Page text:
Monday, 13 February 2012

Donnington Wood Canal Granville Park and Lodge Arm (Pt 3)

Donnington Wood Canal Pt3
Granville Country Park and the Lodge Arm
February 2012

This is the second post in a series of ten covering the Donnington Wood Canal, but in reality it is the first post from the second day of our field research. From here on the maps tell us that the route is at time indistinct and at other times it is utterly lost, so our exploration dotted back and forth all the way to Lilleshall Quarries and Pave Lane. 

To make the account easier to read the posts will follow the course of the canal in sequence from west to east, starting at the Donnington Wood Road where it borders the Granville Country Park.

Lodge Basin 2012

This marks the boundary of the modern urban Telford with the countryside beyond, and it is important to get the entry point right. It is tempting to assume that place where the footpath runs under the road is the course of the old canal, but in fact you need to go a couple of hundred yards to the south and enter the colliery site through the gate marked private. Why are all the most interesting places private?

The path at the entrance of Granville Country Park

The line of the canal describes a wide arc bending steadily round to the left before turning nearly north under the lee of a long escarpment covered in trees. The modern track dosn't actually run on the line of the canal, but rather alongside it to the left,  and about 30 feet higher up! On this stretch it isn't the line that is the problem, its working out the levels in an area almost devoid of clues. We initially dismissed the adjacent trench as being far too deep for an early canal cutting but its true, the canal ran way below the modern ground level, either that or the ground has sunk a lot. 

Course of the canal at the bottom of the escarpment

Now here is the thing, this wasn't always a country park. Far from it, it was home to the huge Granville Mine and the Iron Smelting Furnaces it supported. This development was started by Granville Leveson, the 2nd Earl of Gower and, having made his pile of dosh, his successors became the Dukes of Sutherland. It is said that this family raised merry hell in the area, racing their souped up steam powered Dodge Challenger pursued by Sheriff Rosco P Coltraine and Boss Hogg - thus starting a tradition for illegal motor sports which persists to this day. ;-) 

This was ground zero of the the early industrial revolution and what with mining subsidence, slag heap re profiling and the creation of many tramways the topography of the area has been altered hugely.

Lodge Basin from the entrance bridge

The line of the Lodge Arm from the top of a 50ft slag heap

In the middle of the park you come to a crossroads, home of several burnt out vehicles (its that sort of park) and knowing that the Lodge Arm was off to the south it was tempting to think that the canal must have followed the graceful curve marked my the big green posts. The posts certainly take you to the right place but it wasn't the line of the Lodge Arm. At first glance we laughed when we saw the Lodge Arm Basin, all prettied up and nestling in the trees complete with its wharf and mooring bollards. It was far too low down. Gradually the penny dropped - that 50ft high hill behind us is man made, thrown up by the tailings from the Granville Colliery which reached out for several miles wreaking havoc with subsidence all around.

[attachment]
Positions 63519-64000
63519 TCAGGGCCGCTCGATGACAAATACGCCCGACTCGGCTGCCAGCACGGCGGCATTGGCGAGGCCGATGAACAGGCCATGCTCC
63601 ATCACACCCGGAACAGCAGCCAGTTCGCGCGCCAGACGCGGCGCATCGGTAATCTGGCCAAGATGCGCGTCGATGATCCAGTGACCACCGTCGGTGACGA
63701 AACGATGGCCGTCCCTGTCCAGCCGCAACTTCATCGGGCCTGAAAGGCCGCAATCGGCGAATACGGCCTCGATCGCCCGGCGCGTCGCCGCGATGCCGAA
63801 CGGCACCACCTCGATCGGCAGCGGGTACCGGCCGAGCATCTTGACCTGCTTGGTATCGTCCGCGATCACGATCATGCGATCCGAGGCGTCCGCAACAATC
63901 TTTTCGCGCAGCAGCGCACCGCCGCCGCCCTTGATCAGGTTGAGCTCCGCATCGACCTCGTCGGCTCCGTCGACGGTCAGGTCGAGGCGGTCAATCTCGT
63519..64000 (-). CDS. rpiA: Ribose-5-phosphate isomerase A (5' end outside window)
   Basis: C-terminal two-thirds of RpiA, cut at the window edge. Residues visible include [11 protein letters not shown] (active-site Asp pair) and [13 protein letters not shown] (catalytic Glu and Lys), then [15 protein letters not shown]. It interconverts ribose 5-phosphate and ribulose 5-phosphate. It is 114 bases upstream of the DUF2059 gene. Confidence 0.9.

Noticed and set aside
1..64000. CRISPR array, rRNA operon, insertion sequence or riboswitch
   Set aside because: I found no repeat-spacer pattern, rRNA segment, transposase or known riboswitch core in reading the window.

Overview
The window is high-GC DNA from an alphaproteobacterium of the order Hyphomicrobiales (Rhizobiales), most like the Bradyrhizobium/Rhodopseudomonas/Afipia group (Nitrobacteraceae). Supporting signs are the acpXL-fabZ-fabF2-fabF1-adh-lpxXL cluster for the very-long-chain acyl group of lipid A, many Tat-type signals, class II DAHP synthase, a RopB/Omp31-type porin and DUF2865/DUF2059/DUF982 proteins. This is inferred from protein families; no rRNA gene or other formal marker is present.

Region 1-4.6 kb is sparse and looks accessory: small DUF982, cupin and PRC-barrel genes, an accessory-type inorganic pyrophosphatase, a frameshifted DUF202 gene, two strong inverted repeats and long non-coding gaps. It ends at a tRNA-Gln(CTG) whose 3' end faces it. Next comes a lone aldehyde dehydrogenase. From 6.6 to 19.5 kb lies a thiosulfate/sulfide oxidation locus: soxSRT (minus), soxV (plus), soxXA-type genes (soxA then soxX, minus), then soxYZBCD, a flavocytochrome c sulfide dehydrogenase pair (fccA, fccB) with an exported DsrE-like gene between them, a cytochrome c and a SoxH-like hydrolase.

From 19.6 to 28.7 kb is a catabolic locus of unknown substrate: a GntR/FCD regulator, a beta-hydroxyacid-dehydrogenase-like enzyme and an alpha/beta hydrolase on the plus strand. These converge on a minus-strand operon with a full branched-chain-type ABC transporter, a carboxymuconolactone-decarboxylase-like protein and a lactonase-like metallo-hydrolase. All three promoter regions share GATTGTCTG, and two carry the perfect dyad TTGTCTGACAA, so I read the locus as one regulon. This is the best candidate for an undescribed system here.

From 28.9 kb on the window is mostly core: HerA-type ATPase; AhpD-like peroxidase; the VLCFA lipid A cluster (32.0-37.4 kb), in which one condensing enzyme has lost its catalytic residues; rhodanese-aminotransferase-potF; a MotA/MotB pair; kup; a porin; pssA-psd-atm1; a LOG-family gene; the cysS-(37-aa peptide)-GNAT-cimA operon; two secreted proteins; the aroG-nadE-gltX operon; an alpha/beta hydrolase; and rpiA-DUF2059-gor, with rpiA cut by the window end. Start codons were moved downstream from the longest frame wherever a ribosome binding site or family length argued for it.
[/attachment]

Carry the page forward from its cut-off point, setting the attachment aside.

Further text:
Artistic license at the Lodge Furnaces  

The Lodge Arm was built in 1822 to serve two Iron Smelters build by the mighty Lilleshall Company to supplement its works at Donnington Wood. This site was expanded in 1846 and again in 1859 till finally five furnaces were operating on the site, all fed by coal brought in on small tub boats. Of course, the site is on the original level of the canal, but we did have the last laugh. The furnaces were blown out in 1888 but the display board shows a cheerful picture of traditional canal boats "put, put, putting" in and out of the basin. This is wrong on so many levels: It was a tub boat canal so no full length boats could pass through the inclined planes, the locks and bridges were limited to 6ft 7inches which is narrower than normal craft and crucially, the furnaces closed at least 30 years before the first spluttering Bollinders were employed in commercial carrying. But not withstanding all that, its a nice scene and a watery oasis in a sea of industrial decay.

The toxic Lodge Junction

The exit from the Lodge Arm was under a bridge whose southern portal remains and then its line is buried under abut 50 feet of slag. My question was - where does the water from the basin go?. To answer this I clambered down the bank at the far side and into the valley bottom where the main line canal appeared to run. A bit to searching led me to a huge iron pipe which emerges from the ground beneath which it the most lurid orange goo you ever did see. Its like quicksand mixed with fluorescent super glue. We had found the far end of the land drain, the site of the junction with the Donnington Wood Canal and perhaps most importantly, had established the level that the canal used to run at. From there it was a simple task to back track and figure out how far down the canal path used to run.

If you are tempted to explore the melancholic delights of this path, and you do take the time to find the Lodge Junction, steer clear of the toxic goo - I am still trying to get it off my shoes!

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